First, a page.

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  • Geothermal is exactly what it sounds

    like: heatinG usinG the Ground. And its becoming pretty trendy for new homes to utilize geothermal technology as a sus-tainable, green way to heat their homes and save on energy bills.

    But what you dont typically see is whats happening at Down to Earth Garden Centers Eau Claire location: The greenhouse at Down to Earth isnt that huge, but its a completely sustainable environment that take advantage of geo-thermal.

    They installed geothermal in 2010 in partnership with their neighbors Water Source, a water and heating company that specializes in geothermal.

    Ben Polzin, Down to Earths VP of retail operations said their system works in tandem with a little added insulation in the lower level and open ventilation on every side of the greenhouse to make for a completely sustainable way to grow plants efficiently with low energy costs. Whereas in a typical greenhouse, heat-ers are in the air heating downward, trapping a lot of rising heat near the top of the building, geothermal effectively heats from the ground up.

    Heat rises, so if youre starting half way up already, only x-amount of that heat is getting down where its usable, Polzin said. Its heating as it goes up.

    Basically the way geothermal works is its a self-contained unit deep under-ground that water gets pumped through.It goes through several loops under-

    ground until it warms up to about 55 degrees, then gets pumped back into the unit, which then uses friction to heat it up further, and pushes it out under the floor of the greenhouse which radiates up through the greenhouse.

    But really, its the combination that makes the difference.

    Most greenhouse walls have two-layer polycarbonate walls, but Down to Earths has a third squished in there for the bottom three feet or so, which allows the heat from the ground to stabilize a bit before going up.

    Then instead of using fans, the green-house has giant ventilation doors on each side of the building, which allows natural

    breeze to come through. The ventilation is the big thing,

    Polzin said. Theres none of those big, huge, electricity-sucking fans, and the exhaust shutters its all-natural. Its quieter for the customers and yet we still get good airflow.

    Without hard-and-fast insulation in the greenhouse, it makes sense to get your heat in the most efficient way pos-sible so that youre not sucking down energy to just release the heat into the air.

    And it actually keeps the plants pret-ty dry too, which is usually pretty essen-tial. Sure, they have to modify the way they water, but it means that plants arent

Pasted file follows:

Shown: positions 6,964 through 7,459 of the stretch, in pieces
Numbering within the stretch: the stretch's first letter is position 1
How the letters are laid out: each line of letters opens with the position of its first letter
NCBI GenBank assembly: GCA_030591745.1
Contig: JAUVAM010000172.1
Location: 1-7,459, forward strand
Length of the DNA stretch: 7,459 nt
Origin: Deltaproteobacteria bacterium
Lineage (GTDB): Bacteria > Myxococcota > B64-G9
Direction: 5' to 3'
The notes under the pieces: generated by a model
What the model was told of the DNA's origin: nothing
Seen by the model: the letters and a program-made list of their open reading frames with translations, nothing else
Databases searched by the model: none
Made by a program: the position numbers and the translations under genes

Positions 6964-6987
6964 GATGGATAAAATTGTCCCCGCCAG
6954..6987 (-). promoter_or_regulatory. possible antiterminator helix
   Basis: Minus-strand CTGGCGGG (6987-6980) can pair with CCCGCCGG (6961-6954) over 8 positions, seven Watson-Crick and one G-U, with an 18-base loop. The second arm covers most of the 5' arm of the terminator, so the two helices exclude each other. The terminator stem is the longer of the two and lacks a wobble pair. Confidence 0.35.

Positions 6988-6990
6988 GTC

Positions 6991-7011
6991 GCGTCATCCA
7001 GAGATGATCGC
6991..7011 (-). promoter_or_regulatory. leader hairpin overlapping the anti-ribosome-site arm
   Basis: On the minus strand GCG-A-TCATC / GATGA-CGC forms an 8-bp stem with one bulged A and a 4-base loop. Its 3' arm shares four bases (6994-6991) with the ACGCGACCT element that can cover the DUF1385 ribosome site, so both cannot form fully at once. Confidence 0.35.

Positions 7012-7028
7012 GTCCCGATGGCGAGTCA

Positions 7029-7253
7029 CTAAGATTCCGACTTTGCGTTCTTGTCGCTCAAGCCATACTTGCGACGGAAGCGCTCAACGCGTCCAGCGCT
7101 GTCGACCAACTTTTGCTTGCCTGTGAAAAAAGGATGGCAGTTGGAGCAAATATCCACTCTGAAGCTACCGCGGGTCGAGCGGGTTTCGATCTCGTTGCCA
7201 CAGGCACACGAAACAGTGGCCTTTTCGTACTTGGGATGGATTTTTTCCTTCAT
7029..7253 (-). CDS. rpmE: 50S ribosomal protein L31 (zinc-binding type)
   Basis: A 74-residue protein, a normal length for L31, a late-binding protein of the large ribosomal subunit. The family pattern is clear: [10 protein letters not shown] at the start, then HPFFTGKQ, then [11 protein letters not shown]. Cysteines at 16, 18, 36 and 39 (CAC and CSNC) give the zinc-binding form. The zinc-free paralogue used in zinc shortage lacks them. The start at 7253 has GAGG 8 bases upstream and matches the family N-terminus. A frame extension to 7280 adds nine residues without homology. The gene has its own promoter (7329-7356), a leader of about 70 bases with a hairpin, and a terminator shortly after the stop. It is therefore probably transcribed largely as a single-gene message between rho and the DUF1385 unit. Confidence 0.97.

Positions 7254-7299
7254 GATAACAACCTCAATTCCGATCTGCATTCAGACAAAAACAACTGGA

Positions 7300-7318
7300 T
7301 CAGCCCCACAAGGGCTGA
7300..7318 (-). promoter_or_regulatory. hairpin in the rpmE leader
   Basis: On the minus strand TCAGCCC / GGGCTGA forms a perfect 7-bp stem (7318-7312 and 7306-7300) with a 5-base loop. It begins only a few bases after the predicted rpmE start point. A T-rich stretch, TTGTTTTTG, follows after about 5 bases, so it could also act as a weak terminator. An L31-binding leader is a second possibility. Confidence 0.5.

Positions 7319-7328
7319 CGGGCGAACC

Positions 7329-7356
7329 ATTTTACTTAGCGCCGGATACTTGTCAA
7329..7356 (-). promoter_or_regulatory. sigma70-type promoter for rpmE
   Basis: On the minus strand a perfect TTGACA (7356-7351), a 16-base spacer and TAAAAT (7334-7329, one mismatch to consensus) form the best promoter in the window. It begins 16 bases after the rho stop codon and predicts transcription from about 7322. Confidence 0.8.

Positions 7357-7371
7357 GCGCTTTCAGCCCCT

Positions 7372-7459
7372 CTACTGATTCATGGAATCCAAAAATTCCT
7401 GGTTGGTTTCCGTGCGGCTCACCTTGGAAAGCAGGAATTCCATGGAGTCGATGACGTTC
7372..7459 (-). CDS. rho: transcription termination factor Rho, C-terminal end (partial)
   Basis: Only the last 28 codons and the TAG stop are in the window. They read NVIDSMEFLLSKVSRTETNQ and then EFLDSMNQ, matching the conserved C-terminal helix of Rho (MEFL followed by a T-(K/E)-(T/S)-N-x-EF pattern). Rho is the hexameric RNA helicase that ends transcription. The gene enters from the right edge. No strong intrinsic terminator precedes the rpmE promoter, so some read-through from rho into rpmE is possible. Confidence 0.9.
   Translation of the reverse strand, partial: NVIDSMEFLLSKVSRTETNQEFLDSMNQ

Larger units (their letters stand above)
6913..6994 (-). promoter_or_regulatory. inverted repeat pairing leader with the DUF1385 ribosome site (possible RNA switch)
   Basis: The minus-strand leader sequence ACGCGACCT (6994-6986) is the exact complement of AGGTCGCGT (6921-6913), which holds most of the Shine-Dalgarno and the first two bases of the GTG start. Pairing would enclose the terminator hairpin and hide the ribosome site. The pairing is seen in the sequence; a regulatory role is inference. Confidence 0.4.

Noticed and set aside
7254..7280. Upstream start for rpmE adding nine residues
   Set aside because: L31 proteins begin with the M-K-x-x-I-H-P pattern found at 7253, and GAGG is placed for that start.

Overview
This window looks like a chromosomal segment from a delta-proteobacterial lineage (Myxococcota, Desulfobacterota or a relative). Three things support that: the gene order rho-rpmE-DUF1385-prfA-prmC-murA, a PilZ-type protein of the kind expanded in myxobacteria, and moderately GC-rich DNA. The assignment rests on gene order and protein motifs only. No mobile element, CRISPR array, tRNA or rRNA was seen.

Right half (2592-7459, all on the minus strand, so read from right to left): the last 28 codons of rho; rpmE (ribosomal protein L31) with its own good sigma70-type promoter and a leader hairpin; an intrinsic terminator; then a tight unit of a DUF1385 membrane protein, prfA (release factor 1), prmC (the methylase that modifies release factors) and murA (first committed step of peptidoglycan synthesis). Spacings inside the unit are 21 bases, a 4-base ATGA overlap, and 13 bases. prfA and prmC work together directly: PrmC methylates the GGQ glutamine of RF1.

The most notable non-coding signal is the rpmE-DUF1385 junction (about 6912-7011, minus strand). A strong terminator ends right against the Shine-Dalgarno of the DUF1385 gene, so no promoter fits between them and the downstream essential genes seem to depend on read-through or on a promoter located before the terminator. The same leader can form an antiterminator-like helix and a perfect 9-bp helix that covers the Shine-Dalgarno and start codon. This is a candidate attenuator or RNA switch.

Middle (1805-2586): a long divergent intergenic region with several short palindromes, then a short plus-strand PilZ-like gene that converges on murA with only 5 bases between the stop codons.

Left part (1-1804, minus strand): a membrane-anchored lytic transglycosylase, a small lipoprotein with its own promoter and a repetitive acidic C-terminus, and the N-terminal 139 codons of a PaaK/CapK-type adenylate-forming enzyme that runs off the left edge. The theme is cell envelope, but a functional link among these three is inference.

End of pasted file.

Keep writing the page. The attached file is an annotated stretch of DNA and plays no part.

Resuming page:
sitting in water all day, which isnt great either.

    If theres a drawback to geothermal, its the involved installation process. Basically, its costly you have install an additional backup heater and tear up the ground but Polzin said its worth it for how they use it. They luck out in the fact thats not a huge greenhouse.

    They seem to be on the upswing of a trend, if not setting one themselves.

    House-wise, I definitely see it as a trend, he said. A lot more people are putting it in their houses. Its a very effi-cient way to heat a house. Greenhouse-wise, its not catching on yet.

    VolumeOne.org July 24, 2014 34




    by Eric Christenson



    EA P



  • VolumeOne.org July 24, 2014 35


    POPULARITY DOOMS YARD WASTE SITEEau Claire Countys pilot program offering free disposal of yard waste has been popular we mean really popular. Too popular, in fact. The program, which began in the spring, will end on Tuesday, July 29. That means if youre reading this magazine hot off the press, youve only got two more chances to get your grass clippings, leaves, and other yard waste over to the disposal site on the west side of Jeffers Road. (Collection times are 7-10:30am Tuesdays and 1-5pm Saturdays.) According to the Eau Claire County Recycling Program, the county can no longer afford to keep accept-ing such refuse. County recycling coordinator Amanda Haffele told the Leader-Telegram in June that the amount of yard waste that residents brought in far exceeded estimates, meaning in the end it will cost two to three times the $2,000 budgeted to haul it away. She added that the pro-gram will be re-evaluated for next year, and that the county may seek addi-tional funding from grants or the city. Its important to note that the July 29 cut-off only applies to yard waste: The Jeffers Road site and its coun-terpart on Highway Q in the town of Seymour will continue to accept brush meaning big stuff like branches and stumps through Nov. 8. To learn more about other yard waste disposal options, go to tinyurl.com/lkzmgrw.